On October 26, 1958, Pan Am Boeing 707 took off from Idlewild Airport (now JFK International Airport) to Paris, France. The airline’s first daily transatlantic flight named Clipper America started a new era of commercial aviation.

Creation of Boeing 707

In the beginning of 1950s Boeing was well behind airplane makers in the United Kingdom and the Soviet Union, who were already operating passenger jets. England’s de Havilland DH 106 Comet first flew in 1952 but was soon overrun with structural problems that caused three of them to crash over a period of two years. Soviet Union’s Tupolev Tu-104 Camel became the world’s only commercial jetliner between 1956 and 1958, when the Comet was grounded, but it had capacity for only 50 passengers.

Boeing’s designers made innovative decisions when constructing the 707. They swept the aircraft wings further back than the de Havilland team swept the Comet’s. Boeing also had an unusual concept of installing the engine pods beneath the wing. By doing this, the 707 pylons guided the airflow over the wing on a straight path.

The 707 first engine, the Pratt & Whitney JT3C, won the 1952 Collier Trophy. It was quieter, more powerful, and more fuel-efficient. The remarkable two-spool engine produced 11,000 pounds of thrust, compared with the Comet’s Avon, which produced 10,250 pounds.

Pan Am 707 starts flying 

America's first international airline Pan American World Airways (Pan Am) acquired its first Boeing 707-120 on August 15, 1958, and immediately started planning the daily transatlantic jet service from New York to Paris. The world was anticipating the moment when a new era of traveling would begin. Boeing helped to build the anticipation with ad campaigns underlining the safety and comfort of jet travel. One ad announced: “Only seven hours to brush up your French”. 

On the night of October 26, 111 passengers and 12 crew members boarded the Boeing 707 on a red carpet while a US army band was playing for them. Actress Greer Garson, also a passenger on the flight, performed the ribbon cutting, and at 7:20pm, the sleek 707 started its journey.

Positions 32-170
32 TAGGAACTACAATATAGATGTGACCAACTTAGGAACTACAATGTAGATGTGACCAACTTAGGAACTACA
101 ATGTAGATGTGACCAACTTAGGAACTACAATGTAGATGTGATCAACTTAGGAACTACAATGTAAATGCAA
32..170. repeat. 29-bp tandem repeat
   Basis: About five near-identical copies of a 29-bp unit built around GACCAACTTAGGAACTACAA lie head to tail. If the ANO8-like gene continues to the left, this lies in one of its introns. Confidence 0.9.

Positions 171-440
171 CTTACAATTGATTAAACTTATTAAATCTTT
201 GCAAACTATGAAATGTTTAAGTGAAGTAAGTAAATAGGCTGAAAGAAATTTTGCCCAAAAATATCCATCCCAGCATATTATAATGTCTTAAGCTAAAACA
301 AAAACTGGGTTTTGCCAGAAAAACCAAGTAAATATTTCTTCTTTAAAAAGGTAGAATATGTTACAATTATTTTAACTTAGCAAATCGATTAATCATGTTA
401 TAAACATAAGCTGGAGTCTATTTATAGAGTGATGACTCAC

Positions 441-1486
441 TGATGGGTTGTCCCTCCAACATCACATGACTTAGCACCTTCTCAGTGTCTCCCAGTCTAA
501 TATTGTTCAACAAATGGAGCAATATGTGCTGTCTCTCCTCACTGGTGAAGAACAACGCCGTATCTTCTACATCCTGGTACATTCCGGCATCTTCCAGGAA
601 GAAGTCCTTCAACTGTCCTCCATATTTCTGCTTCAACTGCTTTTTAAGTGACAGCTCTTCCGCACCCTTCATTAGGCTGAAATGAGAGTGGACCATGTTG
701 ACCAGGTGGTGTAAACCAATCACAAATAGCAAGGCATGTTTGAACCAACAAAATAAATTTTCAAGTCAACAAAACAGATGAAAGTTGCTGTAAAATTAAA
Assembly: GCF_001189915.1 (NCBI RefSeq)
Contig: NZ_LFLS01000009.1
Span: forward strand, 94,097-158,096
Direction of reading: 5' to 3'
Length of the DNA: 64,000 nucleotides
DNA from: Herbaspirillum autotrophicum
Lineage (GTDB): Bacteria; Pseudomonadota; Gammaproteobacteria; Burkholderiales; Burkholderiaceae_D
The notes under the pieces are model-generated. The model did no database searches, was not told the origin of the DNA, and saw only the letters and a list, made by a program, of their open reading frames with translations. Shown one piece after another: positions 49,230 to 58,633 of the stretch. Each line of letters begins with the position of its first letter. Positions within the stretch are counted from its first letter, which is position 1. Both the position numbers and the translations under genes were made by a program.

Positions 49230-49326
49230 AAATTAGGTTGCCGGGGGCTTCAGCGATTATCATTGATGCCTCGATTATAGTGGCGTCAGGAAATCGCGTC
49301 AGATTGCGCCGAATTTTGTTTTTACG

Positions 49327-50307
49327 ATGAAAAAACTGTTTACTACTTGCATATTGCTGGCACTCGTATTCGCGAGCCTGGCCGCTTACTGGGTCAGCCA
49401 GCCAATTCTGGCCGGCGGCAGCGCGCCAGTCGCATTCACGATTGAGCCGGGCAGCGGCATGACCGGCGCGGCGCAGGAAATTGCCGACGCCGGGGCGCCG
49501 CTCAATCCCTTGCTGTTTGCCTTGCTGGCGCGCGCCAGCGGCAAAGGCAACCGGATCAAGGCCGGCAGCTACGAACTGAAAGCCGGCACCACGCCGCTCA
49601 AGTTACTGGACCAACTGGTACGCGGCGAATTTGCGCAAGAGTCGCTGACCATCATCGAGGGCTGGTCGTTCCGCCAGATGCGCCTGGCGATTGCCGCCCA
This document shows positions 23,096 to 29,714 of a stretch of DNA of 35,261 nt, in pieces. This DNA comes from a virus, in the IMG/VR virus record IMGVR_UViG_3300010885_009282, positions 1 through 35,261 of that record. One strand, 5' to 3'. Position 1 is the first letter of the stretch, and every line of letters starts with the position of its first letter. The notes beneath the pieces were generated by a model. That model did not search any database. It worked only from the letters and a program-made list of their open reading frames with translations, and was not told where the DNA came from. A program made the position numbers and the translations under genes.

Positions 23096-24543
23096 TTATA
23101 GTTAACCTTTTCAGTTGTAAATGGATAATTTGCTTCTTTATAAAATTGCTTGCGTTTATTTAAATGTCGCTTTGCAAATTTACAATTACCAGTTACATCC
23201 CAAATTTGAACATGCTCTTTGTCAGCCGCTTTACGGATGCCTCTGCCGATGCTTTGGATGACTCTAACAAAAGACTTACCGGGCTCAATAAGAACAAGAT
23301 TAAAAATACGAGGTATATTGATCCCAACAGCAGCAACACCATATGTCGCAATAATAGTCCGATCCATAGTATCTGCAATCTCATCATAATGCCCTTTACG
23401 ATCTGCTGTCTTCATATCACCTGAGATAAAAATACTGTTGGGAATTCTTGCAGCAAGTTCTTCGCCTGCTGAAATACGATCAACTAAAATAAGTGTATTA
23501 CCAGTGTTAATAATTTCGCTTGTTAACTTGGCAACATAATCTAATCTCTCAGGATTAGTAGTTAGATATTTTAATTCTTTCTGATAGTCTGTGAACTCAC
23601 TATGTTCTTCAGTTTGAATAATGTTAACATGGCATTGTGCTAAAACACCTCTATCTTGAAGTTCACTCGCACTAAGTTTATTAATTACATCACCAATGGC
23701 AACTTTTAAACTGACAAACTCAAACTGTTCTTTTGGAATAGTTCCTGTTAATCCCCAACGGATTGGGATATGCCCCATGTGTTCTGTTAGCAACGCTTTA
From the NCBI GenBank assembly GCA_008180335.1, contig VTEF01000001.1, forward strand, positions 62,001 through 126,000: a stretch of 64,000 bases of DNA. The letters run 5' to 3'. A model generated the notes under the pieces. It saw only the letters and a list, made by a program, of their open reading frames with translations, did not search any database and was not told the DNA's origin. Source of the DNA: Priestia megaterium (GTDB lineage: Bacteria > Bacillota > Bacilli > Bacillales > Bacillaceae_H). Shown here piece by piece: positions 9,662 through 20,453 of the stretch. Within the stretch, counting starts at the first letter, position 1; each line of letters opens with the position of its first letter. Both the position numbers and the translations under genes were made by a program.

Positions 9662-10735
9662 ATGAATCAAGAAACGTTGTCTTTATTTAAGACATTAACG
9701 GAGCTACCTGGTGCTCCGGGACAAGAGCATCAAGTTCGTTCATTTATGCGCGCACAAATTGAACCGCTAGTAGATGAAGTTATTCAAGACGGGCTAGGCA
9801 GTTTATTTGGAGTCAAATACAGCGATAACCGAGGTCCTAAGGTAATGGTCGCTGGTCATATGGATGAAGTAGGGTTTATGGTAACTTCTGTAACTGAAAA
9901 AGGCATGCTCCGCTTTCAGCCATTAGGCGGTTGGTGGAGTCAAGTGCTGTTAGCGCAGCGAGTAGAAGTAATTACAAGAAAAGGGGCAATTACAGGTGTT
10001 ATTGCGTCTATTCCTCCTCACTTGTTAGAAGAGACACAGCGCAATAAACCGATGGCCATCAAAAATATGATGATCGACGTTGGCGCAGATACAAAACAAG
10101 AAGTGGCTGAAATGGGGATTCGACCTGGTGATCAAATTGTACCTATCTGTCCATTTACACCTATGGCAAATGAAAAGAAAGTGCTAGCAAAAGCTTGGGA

The Pan Am flight was comfortable and smooth. Passengers chatted and enjoyed onboard luxuries ‒ drinks and hot-meals served on china and set on linen-covered tables. Due to headwinds the aircraft had an unscheduled stop in Gander, Newfoundland. At 10:01 am, 8 hours and 41 minutes after leaving New York the flight landed at Paris Le Bourget Airport. 

Jet Age ensues 

On the tail of the aircraft, Pan Am painted a huge blue globe. With the airlines’ new and faster routes around the globe this new logo was a symbol that promised travelers the world. 

By December, 1958, the 707 was flying the route from New York to Miami and in January 1959 the company started the first transcontinental flight from New York to Los Angeles. The Boeing 707 is often credited to have started the Jet Age. It was the dominant long-distance jetliner until the wide-body Boeing 747 was launched in 1969. 

Pan Am’s Boeing 707 affected world affairs like no other aircraft would. It influenced economies, politics and culture, fashion and society. Pan Am also opened the doors to a generation of educated women who could work as flight attendants and earn respectable wages. These opportunities would help them move towards greater social and financial freedom. 

With shorter flying time, the world was full of possibilities. Commercial jet travel would become customary and grow immensely in the next few decades. According to the International Air Transport Association, it grew from 87.2 million passengers in 1957 to 4.34 billion in 2018.

 

READ MORE:
 
America's first international airline Pan American World Airways (Pan Am) was founded on October 27, 1927, by two US Air Force majors Henry H. Harold and Carl Spaatz. It began as an airmail service, d